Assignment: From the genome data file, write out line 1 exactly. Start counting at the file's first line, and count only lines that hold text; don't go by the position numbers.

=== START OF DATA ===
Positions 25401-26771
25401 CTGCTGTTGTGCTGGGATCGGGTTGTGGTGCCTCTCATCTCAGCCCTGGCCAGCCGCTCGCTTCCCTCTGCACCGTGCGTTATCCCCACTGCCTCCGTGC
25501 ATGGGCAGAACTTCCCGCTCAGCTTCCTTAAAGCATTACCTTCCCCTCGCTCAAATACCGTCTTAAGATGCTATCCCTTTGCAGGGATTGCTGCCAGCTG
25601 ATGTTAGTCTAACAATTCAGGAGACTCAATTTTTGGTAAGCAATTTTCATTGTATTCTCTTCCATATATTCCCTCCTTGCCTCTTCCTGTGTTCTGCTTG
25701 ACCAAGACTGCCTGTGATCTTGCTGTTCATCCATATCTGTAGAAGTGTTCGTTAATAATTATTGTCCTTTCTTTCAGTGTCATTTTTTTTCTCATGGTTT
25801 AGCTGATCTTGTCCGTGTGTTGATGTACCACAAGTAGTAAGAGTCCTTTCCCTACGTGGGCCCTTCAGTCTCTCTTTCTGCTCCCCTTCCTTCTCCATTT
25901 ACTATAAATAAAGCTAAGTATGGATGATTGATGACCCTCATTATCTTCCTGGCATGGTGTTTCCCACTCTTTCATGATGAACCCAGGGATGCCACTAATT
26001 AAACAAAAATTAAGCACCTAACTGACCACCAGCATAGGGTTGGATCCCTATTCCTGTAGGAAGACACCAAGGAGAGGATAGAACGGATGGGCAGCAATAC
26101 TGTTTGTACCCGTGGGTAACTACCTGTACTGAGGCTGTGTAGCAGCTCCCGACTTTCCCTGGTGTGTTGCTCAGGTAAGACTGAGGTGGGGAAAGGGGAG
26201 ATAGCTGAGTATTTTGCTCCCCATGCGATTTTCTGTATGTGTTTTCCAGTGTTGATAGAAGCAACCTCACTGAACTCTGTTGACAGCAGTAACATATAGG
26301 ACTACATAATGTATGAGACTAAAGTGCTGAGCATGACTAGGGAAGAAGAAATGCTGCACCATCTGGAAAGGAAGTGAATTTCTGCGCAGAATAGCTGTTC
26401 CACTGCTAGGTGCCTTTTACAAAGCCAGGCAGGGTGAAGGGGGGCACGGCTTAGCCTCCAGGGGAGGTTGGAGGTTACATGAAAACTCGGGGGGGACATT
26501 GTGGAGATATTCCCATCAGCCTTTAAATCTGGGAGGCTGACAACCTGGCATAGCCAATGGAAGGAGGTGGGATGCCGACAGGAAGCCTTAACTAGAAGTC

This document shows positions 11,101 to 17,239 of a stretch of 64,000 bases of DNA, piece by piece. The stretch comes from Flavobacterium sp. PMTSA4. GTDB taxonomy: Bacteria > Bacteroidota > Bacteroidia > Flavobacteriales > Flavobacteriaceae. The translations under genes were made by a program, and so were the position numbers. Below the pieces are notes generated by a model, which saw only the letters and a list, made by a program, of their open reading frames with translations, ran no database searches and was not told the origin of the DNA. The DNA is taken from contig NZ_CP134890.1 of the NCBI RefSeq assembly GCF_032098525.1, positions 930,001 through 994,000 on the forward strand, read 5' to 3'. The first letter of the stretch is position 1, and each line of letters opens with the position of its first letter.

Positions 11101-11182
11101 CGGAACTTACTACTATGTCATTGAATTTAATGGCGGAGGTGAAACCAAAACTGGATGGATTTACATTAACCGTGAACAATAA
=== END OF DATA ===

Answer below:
Positions 25401-26771